All About Trey

Life, Travel, Adventure

TBT: Temples By Taxi

I should have hired a guide.  Or at least a driver.  But now, I'm like, I can so tis on my own.  Which I did, but I basically trekked from one end of Yangon to the other via taxi.  And remember my comment about how traffic wasn't that bad yesterday?  Wow, what a mistake.  Traffic was horrible.  

Okay, we've got lots of ground to cover so let's break it down! 


1.  Koe Htat Gyi Pagoda.  My first stop and a 4K kyat taxi ride.  Shoes off as you enter the temple and then it's a nice hike up the hill (btw, this is a theme here in Yangon) to the temple.  This temple was actually built in the mid 20th century, but it houses a huge sitting Buddha from 1558.  It's actually five stories tall, so yes it's it's pretty huge.  In addition to the main Buddha, there were easily two dozen other Buddhas in this temple.  I love the way they've incorporated modern life into the temples.  Behind the head of the Buddha are electric lights to signify his godliness.  Kind of cheesy, kind of cool.  But definitely different.  You won't see the RC's adding LED lights to create a halo for Jesus! 


2.  Kyauk Htat Gyi Pagoda.  A short walk, and an exercise in frogger crossing the road, was another temple.  This one is famous for the 230 foot reclining Buddha.  As I approached the road, obvious foreigner and tourist that I am, a couple of men offered to help me.  I really don't want/need a guide and I was trying to be polite, but their insistence was a bit annoying.  This would happen at several locations and I just tried to smile my way through it.  So there are four basic types of Buddhas.  Sitting (crossed legged), standing (with one or two hands out), reclining, and then the walking Buddha.  I haven't seen a lot of the walking Buddha's yet.  Most of today was sitting Buddhas, with a couple of notable exceptions.


3.  The Shwedagon Pagoda.  A 3K kyat ca ride away, this is the major temple of Yangon.  And it's really more like a temple complex.  You walk up to the temple from one of 4 different staircases (North, South, East, & West) which are thankfully covered of else you'd be sweating before you even go to the top.  As I made my way up the final set of stair, having already removed my shoes at the entrance, I walk up to pay my foreigners entrance fee.  And I was judged.  Poorly.  Apparently my shorts, which easily cover my knees, were not long enough.   So I had to buy a lingyis which is sort of like a sarong.  It's a skirt that men wear here in Myanmar.  While some dress in western clothing, quite a few of them dress in lingyis.  And I must say, I was almost rocking it.  If I hadn't been wearing a pair of shorts underneath it would probably be even comfortable.  I wonder if I could work this look at my job?  Pair it with a nice crisp white shirt (which is how the locals wear it), and I would look suitably professional.  Ish.  And if anyone complained I could always claim I was pulling a Caitlin Jenner.  Oh never mind.  No one would believe that.  The Pagado itself is a giant gold covered stupa (tower) that is surrounded by smaller temples with hundreds and hundreds of Buddhas.  As I walked around, I was actually quite amazed at how many Buddhas there are.  And apparently they aren't the same.  There are different images of Buddhas that have different religious meaning.  So that explains the dozens of smaller temples just jammed packed with Buddhas.  I was there in the late morning so the sun was directly overhead, but the sun reflecting off the gold was really amazing.  <Insert obligatory reference to the heat>. What I found interesting is that so many people were in the temples just hanging out in the shade. Oh some were definitely praying, but some were just kicking back.  And the number of people on their phones was just fascinating.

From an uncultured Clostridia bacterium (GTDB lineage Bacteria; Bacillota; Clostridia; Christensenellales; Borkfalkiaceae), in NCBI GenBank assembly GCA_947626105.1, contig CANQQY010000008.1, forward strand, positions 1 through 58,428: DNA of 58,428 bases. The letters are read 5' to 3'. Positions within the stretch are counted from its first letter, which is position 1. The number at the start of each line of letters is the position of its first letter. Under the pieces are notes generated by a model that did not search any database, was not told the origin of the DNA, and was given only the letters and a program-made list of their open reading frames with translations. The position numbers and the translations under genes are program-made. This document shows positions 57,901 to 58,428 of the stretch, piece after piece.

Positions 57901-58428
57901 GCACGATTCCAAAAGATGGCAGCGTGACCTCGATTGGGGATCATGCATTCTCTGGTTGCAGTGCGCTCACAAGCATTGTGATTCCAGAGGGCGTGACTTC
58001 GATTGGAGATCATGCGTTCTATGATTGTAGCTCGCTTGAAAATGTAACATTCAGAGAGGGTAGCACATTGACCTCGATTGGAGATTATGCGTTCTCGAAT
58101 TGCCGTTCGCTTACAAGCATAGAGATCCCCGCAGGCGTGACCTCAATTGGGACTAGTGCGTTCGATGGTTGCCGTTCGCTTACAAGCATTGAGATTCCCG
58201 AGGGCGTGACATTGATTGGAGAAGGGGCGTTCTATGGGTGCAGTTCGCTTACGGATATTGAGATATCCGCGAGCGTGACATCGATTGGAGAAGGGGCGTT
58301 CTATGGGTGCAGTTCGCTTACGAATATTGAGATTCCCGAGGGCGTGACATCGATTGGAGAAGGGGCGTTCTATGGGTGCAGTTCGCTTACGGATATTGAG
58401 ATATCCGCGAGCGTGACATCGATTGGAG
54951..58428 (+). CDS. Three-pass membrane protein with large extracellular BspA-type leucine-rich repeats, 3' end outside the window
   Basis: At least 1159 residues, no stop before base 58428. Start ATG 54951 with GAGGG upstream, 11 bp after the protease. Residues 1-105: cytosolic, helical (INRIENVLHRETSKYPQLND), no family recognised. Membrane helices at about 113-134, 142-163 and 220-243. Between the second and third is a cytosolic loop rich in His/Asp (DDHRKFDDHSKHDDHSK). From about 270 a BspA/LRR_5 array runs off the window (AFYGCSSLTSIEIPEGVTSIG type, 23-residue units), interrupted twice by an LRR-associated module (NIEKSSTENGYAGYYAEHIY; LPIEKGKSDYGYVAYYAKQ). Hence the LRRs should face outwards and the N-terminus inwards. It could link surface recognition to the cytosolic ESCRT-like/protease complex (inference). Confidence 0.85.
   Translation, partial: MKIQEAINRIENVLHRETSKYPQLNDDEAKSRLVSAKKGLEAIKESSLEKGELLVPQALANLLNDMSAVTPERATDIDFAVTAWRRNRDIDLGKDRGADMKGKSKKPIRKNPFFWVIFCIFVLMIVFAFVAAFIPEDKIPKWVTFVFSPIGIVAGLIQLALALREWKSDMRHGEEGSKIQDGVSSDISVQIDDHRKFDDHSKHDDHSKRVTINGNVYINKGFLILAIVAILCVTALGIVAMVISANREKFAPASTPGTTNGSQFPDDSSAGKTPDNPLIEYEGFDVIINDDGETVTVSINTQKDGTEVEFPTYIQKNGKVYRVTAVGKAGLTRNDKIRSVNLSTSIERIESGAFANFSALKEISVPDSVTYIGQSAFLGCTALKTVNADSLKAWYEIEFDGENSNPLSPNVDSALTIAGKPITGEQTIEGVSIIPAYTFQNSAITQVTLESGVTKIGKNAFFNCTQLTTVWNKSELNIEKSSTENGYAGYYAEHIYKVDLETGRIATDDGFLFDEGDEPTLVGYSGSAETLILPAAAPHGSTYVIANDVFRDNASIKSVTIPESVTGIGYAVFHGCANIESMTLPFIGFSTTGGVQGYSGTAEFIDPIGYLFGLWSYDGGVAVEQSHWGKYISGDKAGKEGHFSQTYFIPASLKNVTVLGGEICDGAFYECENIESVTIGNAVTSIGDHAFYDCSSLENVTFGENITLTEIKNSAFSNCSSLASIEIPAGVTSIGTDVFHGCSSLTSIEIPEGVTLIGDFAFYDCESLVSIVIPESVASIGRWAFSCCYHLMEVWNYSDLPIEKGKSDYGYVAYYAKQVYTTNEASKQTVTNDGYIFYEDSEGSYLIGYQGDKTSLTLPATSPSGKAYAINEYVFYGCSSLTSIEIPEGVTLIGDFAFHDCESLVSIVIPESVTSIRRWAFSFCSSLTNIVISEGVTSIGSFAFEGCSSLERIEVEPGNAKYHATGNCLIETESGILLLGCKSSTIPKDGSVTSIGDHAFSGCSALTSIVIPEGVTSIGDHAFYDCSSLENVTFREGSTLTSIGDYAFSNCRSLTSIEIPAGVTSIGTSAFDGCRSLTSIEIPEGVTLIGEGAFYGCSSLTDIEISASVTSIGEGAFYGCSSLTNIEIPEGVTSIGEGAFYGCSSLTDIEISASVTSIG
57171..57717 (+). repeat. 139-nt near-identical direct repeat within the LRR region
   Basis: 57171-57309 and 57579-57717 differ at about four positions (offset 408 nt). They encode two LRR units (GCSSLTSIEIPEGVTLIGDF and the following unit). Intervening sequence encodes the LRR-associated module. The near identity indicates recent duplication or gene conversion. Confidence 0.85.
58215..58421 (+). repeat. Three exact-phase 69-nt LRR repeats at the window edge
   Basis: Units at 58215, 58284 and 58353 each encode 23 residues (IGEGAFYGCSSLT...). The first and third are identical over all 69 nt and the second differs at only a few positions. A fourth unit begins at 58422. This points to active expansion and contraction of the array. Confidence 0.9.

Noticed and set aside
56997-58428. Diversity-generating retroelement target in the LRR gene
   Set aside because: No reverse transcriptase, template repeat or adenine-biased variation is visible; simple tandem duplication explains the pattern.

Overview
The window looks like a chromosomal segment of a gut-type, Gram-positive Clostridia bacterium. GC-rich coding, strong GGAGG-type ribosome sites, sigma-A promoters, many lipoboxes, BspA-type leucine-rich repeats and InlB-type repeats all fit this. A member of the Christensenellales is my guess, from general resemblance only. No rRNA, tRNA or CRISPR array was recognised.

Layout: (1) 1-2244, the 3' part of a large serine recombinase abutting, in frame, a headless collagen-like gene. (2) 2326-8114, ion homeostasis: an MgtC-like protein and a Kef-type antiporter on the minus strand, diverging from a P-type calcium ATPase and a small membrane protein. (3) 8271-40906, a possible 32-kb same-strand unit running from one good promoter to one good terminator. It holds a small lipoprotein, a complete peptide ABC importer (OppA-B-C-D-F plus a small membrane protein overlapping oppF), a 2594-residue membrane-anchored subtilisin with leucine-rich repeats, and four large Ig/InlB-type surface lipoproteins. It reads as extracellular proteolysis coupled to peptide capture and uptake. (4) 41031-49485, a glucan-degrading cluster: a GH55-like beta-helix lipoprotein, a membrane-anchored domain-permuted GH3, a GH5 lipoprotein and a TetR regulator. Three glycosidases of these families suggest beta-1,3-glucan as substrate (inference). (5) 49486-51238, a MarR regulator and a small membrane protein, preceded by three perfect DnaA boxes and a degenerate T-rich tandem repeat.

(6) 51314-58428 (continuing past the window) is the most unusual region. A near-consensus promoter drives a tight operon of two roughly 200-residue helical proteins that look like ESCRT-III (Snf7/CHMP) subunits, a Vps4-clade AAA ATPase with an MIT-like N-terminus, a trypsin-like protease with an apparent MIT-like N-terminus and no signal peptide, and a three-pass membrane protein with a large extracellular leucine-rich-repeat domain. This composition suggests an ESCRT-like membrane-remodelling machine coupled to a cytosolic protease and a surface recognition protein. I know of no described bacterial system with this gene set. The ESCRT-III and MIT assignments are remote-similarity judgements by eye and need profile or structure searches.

4.  Across the street was the Maya Wizaya Pagoda.  Another golden domed pagoda, but what was different for this temple was that the interior was hollow.  The inside is decorated to resemble a forest at night and the ceiling decorated with astrological signs.  And again, lots of Buddhas.  Mainly sitting ones.


5.  A 3K kyat cab ride down to the Botataung Pagoda.  So this temple is famous for having a hair and two other relics from Buddha.  A hair.  Okay.  So interestingly enough, you could go inside the stupa (tower) of this temple and it was just room after room where the entire wall was gilded in gold.  From the floor to the ceiling.  A little gauche for me, but okay.  


6.  A 2K kyat cab ride and were were at our final stop, the Sule Pagoda.  Built in the middle of a traffic circle, this pagoda is surrounded by small shops on the outside, but inside is the traditional golden stupa and many, many Buddhas.  It was cool, but I was hot, tired, and so ready for lunch. 

After lunch (which was nothing special), I went back to the hotel which was another 2K kyat.  So my day to taxi touring cost 14,000 kyat.  Or a little over $10.  So not bad.

After resting a bit, I headed to the SkyBar lounge for a cocktail or two while I watched the sun set.  The Shwedagon Pagoda turns these amazing shades of gold in the later afternoon and as the day turns to night the Pagoda is lit up and it looks magical!


Off to Bagan in the AM!